Miss Mary Blandy received just the sort of education suited to an eighteenth century, middle-class lady, furnishing her with all the refinements, graces and accomplishments society required in one of her station. She was the only daughter of Mr Francis Blandy, a town clerk and attorney of Henley-on-Thames, a dour, sharp-witted, social climber whose profession brought him into the acquaintance of those very people he sought to emulate. Whether it was true or not, Mr Blandy let it be known thereabouts that he had settled a dowry of ten thousand pounds on his daughter, something which, inexplicably, suddenly made her quite an attractive prospect to the young men of the Home Counties.
|Miss Mary Blandy|
Although she was comely and educated, Miss Blandy bore the marks of smallpox on her ordinary face, and she had reached the age of twenty-five years without yet walking down an aisle. Her father and mother had instilled a strong mercenary caution in her, although it was rumoured that she had developed an overly strong predilection for the military officers stationed in Henley and there were no objections raised when she became betrothed to a captain there, although the prospect of this union faded when he was posted away on service overseas.
|Miss Blandy and Captain Cranstoun|
Then, in 1746, fate brought another suitor into her life, a lieutenant of marines, one Honourable William Henry Cranstoun, the fifth son of the Scottish baron, Lord Cranstoun, and although Miss Blandy blew somewhat cold in the beginning, she was encouraged by her father, a regular diner with Cranstoun’s uncle, General Lord Mark Kerr, who had bought his nephew’s commission in the army for him. So, for Mary, it was off with the old love and on with the new, her head turned by Cranstoun’s boasts that he was related to at least half of the royalty or nobility of Scotland.
Friends of the Blandy’s were astonished when the old lawyer began babbling about ‘my Lord of Crailing’, and his wife tattled with her gossips about ‘Lady Cranstoun, my daughter’s new mamma’. The prospect of a title blinded the Blandys, and they seem to have wilfully ignored the fact that Cranstoun was merely the fifth son of a financially embarrassed baron. That, and he was forty-six years old, pockmarked, weedy, weak-eyed, bandy and very nearly a dwarf.
|Miss Mary Blandy|
These inconveniences became mere irrelevancies, however, when Lord Kerr, concerned for his lawyer friend and his daughter, wrote a letter to them revealing that his nephew was already married and was the father of an infant daughter. Cranstoun was already ahead of the game; he had already intimated to Mary that he was involved in a lawsuit with a Scottish woman who claimed, illegally, that she was his wife.
In the mean time, he had written to his wife (who was ignorant of what was going on in Henley), explaining that his only hope of gaining a valuable promotion was to convince his superiors that he was a single man, and asking her to write to him, using her maiden name, and clearing up this inconvenient being-married-to-her rumour. When her letter arrived, he had copies made and circulated, which eventually brought him into the courts, where the validity of his marriage was legally confirmed, when his original letter to his wife outlining his devious scheme was revealed, and he was ordered to provide an annuity of forty pounds for his wife and a further ten pounds for the daughter.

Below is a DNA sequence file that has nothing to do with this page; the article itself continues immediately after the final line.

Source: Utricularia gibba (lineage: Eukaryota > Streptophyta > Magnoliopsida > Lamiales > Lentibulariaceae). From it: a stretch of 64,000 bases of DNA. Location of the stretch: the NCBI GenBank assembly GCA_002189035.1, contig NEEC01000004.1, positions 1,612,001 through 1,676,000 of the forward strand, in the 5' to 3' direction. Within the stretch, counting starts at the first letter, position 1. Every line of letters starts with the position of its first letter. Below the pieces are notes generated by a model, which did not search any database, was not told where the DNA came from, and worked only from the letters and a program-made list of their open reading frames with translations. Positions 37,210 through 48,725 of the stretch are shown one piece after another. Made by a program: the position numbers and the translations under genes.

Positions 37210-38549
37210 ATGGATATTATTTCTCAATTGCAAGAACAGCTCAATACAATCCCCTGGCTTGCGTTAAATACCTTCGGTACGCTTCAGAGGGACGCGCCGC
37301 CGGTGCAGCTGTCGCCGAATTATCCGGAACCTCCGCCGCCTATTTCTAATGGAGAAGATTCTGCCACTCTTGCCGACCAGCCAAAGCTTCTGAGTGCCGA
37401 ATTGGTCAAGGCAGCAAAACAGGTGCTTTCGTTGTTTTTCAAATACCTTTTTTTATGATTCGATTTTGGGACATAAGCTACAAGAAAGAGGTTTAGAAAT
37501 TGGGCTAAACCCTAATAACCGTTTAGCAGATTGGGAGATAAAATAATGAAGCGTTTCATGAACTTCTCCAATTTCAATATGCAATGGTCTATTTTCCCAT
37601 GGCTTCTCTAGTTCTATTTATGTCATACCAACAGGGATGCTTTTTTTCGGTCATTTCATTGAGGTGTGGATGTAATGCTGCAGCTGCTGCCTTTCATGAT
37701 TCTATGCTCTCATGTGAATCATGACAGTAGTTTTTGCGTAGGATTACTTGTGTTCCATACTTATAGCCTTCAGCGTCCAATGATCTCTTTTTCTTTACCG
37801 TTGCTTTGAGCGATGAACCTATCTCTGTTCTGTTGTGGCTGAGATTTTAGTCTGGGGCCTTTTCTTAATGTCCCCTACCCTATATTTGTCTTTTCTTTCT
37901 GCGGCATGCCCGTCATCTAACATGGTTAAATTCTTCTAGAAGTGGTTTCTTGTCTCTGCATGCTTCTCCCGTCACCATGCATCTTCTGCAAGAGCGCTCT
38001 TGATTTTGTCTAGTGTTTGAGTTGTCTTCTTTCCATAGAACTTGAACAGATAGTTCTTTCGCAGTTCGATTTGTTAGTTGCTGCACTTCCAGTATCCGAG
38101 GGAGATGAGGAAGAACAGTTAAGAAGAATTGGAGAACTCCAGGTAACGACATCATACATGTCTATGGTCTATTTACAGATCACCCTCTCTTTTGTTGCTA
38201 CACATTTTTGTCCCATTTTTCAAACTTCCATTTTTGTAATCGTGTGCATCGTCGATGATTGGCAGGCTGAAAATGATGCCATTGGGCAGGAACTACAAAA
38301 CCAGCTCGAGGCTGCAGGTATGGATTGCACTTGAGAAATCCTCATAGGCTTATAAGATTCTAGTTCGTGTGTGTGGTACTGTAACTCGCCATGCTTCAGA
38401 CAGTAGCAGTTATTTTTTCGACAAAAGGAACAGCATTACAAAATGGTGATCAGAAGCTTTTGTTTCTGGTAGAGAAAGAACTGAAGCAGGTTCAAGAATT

Cranstoun’s fortunes faded further when, after the Treacy of Aix-la-Chapelle which ended the War of the Austrian Succession in 1748, his regiment was disbanded and he was placed on half pay. Mrs Blandy’s cherished dreams of chatter with her noble in-laws over the tea-cups in the parlour of Crailing were slowly withering away and when she passed away soon after, the scales seemed to fall from his grieving husband’s eyes. He banned his daughter from any further dealings with the disgraced Cranstoun, but she, blinded by his flatteries, could only see the errors in the words of those who spoke against him and secretly continued the affair. By now she was past thirty, the indignity of spinsterhood was now a distinct possibility and it would only take a stroke of a pen by her increasingly grouchy father to deny her the ten thousand pounds.
Cranstoun met her secretly at Park Place, their normal trysting-place, before he left Henley for the last time, and he promised to send her a love philtre which, when introduced into her father’s food, would cause him to change his mind and sanction their union. This powder, he told her, would be labelled, ‘Powder, to clean the Scottish Pebbles’, Scottish pebbles being greatly in fashion as jewellery at the time. Early in 1751, a box of table linen and Scottish pebbles arrived at the house in Henley, followed some weeks later by another. During the year, the old lawyer’s health became worse and worse, his clothes hung from his withering limbs, his teeth began to fall from his gums, and his ill temper grew.
He quarrelled constantly with his daughter and she quarrelled back, she took to slinking and creeping around the house. In early June, an old charwoman, Ann Emmett, took Mr Blandy’s breakfast tray down to the kitchen and drank half a cup of tea that was left on it. Almost at once, she was seized with a violent sickness and a month later, the maid-servant Susan Gunnel was taken ill when she, too, finished some tea that had been prepared for her master. Was the curious ‘powder, to clean the Scottish pebbles’ something other than a love philtre, maybe?